Alaska-born, Weaver cared passionately and fought fiercely in every political struggle of the era, from oil development to Native sovereignty, from park land designations to environmental activism. He also found time to explore the night clubs and after hours card rooms of Anchorage’s demimonde, where people like Freddy the Fix and Put Your Hat On Brown were earning spots in the knaves gallery of the last frontier.
Anchorage Daily News pulled no punches in telling Alaska’s story, and Weaver has pulled none in telling his own here.


Well, this is embarrassing

I sent an email about my book to a number of folks today with the following subject line:

Subject: I'm asking for your help me with my book

Damn. I proofed the email pretty carefully. Too bad I didn’t also pay attention to that.

Name this book: your chance to help pick our subtitle

It’s all but certain my book title will be Write Hard, Die Free. (Titles, you may not know, generally are a negotiation between author and publisher. Fortunately, my publisher is a former newspaperman.)

It needs a subtitle, too. I’ve thought of many and boiled them down to this list. I’d like to know which you like best, and whether maybe you have a better idea of your own.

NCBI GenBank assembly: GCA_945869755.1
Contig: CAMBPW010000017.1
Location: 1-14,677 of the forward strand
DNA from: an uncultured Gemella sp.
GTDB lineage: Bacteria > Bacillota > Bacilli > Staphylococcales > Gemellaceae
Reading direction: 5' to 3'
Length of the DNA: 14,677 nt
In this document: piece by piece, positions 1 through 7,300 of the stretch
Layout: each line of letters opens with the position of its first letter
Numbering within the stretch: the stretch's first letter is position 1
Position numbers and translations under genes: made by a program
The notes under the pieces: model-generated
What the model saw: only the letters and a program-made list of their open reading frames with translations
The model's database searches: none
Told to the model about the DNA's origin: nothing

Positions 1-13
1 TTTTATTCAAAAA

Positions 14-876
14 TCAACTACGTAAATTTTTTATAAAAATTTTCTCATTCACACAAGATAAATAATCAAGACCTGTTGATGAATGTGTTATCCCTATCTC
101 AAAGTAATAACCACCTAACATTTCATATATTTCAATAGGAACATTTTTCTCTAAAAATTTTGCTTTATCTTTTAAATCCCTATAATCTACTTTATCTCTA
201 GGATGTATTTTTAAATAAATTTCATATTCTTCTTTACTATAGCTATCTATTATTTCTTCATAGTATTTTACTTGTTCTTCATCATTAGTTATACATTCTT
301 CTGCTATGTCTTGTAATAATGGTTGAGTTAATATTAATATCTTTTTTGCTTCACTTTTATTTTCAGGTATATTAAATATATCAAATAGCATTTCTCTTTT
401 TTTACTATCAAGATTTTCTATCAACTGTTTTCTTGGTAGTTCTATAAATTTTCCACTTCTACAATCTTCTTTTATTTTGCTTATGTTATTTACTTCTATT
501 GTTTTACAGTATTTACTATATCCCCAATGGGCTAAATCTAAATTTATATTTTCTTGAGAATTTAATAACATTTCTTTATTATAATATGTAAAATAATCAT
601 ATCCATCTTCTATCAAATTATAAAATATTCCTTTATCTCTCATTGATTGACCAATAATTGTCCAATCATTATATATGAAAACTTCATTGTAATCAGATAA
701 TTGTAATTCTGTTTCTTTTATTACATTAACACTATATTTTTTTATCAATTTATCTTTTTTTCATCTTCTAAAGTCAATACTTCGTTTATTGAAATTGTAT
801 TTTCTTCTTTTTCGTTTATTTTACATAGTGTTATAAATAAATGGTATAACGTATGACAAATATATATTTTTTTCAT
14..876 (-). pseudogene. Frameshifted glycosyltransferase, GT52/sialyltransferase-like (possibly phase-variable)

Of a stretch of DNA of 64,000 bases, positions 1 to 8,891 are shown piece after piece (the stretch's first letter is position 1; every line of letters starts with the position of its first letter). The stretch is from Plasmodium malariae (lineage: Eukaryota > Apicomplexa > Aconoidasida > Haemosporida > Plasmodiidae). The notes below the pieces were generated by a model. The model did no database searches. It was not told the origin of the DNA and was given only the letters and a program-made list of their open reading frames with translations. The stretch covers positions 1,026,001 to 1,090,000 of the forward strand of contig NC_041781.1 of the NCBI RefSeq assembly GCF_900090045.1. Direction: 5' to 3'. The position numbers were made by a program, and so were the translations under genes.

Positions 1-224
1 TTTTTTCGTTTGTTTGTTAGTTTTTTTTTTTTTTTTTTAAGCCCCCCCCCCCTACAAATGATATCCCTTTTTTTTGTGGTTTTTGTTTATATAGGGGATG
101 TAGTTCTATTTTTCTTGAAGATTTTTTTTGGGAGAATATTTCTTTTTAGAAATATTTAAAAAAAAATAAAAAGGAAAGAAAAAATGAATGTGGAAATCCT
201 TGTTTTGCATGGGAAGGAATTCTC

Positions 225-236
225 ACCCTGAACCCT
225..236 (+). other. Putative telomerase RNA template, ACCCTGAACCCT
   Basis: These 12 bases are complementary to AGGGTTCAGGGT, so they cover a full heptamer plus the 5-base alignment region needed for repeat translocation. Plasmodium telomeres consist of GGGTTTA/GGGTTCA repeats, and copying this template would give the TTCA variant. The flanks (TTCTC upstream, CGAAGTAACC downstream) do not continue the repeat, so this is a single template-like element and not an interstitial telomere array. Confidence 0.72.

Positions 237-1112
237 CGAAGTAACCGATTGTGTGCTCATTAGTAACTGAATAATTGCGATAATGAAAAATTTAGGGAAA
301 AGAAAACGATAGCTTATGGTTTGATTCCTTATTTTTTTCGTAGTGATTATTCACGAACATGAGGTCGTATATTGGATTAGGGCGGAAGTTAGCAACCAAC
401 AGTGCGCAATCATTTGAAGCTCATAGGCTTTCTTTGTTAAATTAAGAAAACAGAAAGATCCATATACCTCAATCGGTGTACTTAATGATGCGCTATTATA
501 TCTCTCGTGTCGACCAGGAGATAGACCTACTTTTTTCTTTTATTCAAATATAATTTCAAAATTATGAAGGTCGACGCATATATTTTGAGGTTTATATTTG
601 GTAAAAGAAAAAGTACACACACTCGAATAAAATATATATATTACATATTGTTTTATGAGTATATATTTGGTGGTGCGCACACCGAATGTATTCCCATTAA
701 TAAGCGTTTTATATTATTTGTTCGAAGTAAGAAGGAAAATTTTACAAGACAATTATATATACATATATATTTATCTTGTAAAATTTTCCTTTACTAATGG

To vote on these, pick your top three favorites and send them to me ranked First, Second, Third. (If you have three ideas that all better than mine, great. Send ‘em all.) You can send them in with
the feedback form here, or email me by clicking the Contact Me link below.

Write Hard, Die Free

1. How we won the Alaska Newspaper War
— and had some fun along the way

2. Dispatches from the front lines of
one of America’s last newspaper wars

3. Dispatches from the Alaska Newspaper War

4. Dispatches from the front lines
of Alaska’s great newspaper War

5. Battling corruption, Big Oil and bad journalism
to win the Great Alaska Newspaper War

6. Battling corruption, Big Oil & bad journalism
to win the Alaska Newspaper War

7. Battling corruption and Big Oil
to win the Alaska Newspaper War

8. [Insert your better idea here]